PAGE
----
NORTH KINGSTOWN—The North Kingstown Town Council was unanimous in its consideration of whether to allow the placement of wind turbines in North Kingstown.
Although a few council members pledged to stay open to the idea, a general consensus was reached by the council to hold a public hearing on August 15th on whether to repeal its wind ordinance altogether.
The current wind ordinance, passed in 2010, requires wind turbine applicants to receive a special-use permit from the Zoning Board of Review. If the ordinance is repealed, it would mean that for the foreseeable future no turbines will be built in North Kingstown. This would be a victory to residents opposed to construction of the turbines, and a loss for applicants like Wind Energy Development.
Fifteen people attended Monday night’s special council meeting on the ordinance, with most in attendance local residents who have been actively trying to stop the town from approving the installation of the turbines.
Several members of the local resident group No Residential Wind North Kingstown (NRWNK) were among those in attendance, with member Jeff Zucchi stating that he was satisfied with the council’s decision.
The local organization, he said, found about 1,000 residents who actively opposed the installation of the turbines, fueling a town discussion on the matter.
“Alternative energy is a good thing,” Zucchi said, “but today’s wind turbines are enormously inefficient and pose hazards to people when they are placed on land.”
Council member Michael Bestwick said until further research on the environmental impact of turbines is conclusive, he did not endorse the placement of turbines on any of the proposed locations.
“We should see if it really does work,” Bestwick said. “And wait for other towns to see what they do.”
Other council members were in agreement.
“We haven’t heard from the 26,000 residents, only two groups that are interested. It doesn’t make sense to approve something that is not workable.” council member Charlie Stamm said.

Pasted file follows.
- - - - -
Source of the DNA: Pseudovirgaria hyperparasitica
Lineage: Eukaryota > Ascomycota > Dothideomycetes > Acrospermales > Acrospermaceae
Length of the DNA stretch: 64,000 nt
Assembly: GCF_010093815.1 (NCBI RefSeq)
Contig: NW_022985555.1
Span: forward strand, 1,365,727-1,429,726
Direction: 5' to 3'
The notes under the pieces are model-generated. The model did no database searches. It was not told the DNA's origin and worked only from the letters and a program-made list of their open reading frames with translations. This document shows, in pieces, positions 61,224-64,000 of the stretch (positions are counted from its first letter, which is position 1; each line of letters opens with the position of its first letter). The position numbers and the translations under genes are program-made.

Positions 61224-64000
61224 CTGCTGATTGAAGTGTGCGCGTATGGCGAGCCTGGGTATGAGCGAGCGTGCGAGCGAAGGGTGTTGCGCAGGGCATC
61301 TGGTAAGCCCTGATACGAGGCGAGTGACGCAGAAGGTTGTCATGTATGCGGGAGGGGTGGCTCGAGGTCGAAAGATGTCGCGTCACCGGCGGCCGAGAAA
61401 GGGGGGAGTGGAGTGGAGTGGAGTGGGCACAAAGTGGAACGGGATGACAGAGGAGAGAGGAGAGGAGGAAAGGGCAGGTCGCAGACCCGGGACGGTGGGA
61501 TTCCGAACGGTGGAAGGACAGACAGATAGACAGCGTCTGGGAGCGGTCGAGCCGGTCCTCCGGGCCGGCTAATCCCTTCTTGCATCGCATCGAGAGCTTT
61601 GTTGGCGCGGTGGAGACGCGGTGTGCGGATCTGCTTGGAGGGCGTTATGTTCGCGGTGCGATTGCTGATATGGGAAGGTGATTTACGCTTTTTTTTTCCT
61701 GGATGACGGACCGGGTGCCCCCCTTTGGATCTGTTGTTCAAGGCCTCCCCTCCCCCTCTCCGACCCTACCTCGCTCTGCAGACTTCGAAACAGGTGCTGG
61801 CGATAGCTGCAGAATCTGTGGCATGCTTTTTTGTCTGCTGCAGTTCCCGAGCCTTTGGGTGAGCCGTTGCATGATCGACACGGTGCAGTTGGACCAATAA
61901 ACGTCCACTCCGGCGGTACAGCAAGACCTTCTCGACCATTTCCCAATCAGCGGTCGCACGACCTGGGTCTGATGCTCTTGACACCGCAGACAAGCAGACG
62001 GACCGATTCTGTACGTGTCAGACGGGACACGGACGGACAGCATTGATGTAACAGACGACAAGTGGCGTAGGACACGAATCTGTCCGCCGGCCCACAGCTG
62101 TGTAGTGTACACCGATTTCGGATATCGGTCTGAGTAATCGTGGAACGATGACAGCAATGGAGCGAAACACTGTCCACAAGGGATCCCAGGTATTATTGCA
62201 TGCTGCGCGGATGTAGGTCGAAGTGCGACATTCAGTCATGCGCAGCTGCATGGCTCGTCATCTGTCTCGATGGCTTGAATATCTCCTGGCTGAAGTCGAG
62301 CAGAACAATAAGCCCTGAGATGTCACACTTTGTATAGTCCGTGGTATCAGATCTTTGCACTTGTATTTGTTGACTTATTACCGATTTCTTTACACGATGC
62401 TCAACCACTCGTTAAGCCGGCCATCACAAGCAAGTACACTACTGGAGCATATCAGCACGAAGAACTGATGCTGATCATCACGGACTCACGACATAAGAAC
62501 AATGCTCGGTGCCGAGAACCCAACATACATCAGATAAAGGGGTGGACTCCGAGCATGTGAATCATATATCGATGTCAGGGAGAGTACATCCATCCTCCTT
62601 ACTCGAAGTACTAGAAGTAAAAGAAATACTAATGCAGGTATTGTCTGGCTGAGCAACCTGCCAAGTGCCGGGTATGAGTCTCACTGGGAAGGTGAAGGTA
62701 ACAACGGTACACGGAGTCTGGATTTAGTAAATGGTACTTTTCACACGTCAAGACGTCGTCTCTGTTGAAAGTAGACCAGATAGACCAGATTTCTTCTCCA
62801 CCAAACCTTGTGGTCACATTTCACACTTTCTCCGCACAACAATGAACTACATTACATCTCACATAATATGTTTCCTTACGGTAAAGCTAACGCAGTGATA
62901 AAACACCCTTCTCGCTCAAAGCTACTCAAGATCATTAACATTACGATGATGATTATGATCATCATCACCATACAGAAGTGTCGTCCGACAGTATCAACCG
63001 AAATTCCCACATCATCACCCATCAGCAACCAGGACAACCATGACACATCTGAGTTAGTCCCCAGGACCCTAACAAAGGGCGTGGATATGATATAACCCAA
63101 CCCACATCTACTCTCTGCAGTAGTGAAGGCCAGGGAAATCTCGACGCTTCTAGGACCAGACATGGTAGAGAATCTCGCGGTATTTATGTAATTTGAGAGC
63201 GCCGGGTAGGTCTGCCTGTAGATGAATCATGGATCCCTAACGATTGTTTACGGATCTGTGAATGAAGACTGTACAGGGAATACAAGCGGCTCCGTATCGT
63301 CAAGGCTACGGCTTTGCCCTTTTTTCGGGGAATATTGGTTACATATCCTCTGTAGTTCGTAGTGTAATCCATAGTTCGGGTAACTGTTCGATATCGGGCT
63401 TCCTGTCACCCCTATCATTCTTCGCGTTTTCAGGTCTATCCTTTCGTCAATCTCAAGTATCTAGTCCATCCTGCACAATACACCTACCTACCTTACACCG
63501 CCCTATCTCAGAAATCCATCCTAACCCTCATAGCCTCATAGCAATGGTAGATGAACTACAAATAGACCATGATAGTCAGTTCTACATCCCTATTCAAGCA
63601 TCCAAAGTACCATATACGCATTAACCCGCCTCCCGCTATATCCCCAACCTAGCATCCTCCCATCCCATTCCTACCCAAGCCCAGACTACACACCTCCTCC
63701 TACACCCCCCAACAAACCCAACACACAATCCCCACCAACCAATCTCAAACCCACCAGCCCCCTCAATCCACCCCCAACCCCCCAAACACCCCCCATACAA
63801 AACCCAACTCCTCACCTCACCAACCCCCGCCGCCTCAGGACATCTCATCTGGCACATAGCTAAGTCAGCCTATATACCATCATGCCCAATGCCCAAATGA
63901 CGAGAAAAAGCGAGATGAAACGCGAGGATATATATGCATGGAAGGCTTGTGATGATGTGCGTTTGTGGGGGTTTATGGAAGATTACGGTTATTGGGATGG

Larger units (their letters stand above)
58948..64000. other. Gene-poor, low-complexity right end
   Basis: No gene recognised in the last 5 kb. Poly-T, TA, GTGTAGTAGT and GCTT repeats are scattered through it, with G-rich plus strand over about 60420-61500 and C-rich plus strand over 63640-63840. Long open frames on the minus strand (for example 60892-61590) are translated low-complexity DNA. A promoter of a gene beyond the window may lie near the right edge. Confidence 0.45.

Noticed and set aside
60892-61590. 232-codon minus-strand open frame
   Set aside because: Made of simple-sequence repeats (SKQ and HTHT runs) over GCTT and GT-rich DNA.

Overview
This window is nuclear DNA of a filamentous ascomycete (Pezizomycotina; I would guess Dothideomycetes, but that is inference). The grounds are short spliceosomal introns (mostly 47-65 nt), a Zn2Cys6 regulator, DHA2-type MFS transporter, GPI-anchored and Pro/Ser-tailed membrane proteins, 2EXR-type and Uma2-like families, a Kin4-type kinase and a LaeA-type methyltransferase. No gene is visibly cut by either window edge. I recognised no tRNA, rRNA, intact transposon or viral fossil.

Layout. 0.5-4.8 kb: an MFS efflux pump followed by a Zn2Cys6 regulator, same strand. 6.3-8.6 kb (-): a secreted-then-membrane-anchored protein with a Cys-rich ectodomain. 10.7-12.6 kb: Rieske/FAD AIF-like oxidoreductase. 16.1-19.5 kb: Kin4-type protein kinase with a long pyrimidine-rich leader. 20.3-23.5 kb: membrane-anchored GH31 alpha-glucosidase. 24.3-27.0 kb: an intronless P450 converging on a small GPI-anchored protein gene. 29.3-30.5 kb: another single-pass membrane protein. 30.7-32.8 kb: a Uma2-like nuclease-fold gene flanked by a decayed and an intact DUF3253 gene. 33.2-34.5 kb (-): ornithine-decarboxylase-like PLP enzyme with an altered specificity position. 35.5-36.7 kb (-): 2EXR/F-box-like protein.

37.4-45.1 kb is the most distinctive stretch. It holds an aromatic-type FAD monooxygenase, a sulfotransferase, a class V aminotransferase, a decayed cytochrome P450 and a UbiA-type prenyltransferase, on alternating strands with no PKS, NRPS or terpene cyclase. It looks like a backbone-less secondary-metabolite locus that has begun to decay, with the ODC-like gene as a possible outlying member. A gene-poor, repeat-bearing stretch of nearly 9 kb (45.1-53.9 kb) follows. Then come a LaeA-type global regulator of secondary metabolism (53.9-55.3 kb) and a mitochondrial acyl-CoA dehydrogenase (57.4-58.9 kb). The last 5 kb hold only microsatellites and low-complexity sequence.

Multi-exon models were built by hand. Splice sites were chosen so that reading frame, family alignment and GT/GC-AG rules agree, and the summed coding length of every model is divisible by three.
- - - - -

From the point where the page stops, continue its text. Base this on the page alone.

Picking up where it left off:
The council expressed concern that allowing the installation of wind turbines would require the town to alter its extensive noise ordinance, posing an annoyance and potential hazard for residents. Town Planning Director Jon Reiner said that an exemption would allow for turbines that create more noise than is currently permitted in the town.
One type of noise, called flicker noise, may have possible health implications that are “not currently entirely understood by scientists”.
Zucchi said that, according to General Electric’s website, wind turbines are typically placed 850-1000 feet away from homes and one of the biggest issues raised by the NRWNK is that the Stamp Farm location is within 2,600 feet of nearly 150 homes.
The council shared residents’ concerns that the locations were too close to neighborhoods.
Flicker noise, proximity to residential areas and flying ice were among the potential hazards considered by the council. According to turbine opponents, other problems include safety issues related to the possibility of a falling turbine and a possible reduction in property values if a turbine is installed.
“People don’t want wind turbines,” council member Chuck Brennan said. “I’m representing people who don’t want wind turbines in North Kingstown. “It’s not a big business in this state to start with.”
On June 29, the council voted to extend its moratorium on new wind-turbine applications for an additional 90 days. The council’s Monday consensus marks a step towards curtailing the possibility of turbines being installed. Reiner said that in two years, a planning commission at the state level will release its research findings on the impact of turbines, leaving open the possibility of a future discussion.
After a lengthy discussion, the council made its decision.
“It doesn’t make the industry happy, but it makes most of the people we are dealing with right now feel better,” council president Liz Dolan said.
Brennan added that residents have “done a really great job, educating themselves, educating us.”
Zucchi said that his organization will press on and that he hopes the ordinance will be repealed.
“Even if it’s two years from now, if we have to come back here, we will,” he said.
The council will vote on whether to repeal the 2008 wind ordinance at the next regular town council meeting, scheduled for August 15.
EDITOR’S NOTE: This version replaces some mistakes in the article published in our July 14th, 2011 edition.
|Wind Watch relies entirely
on User Funding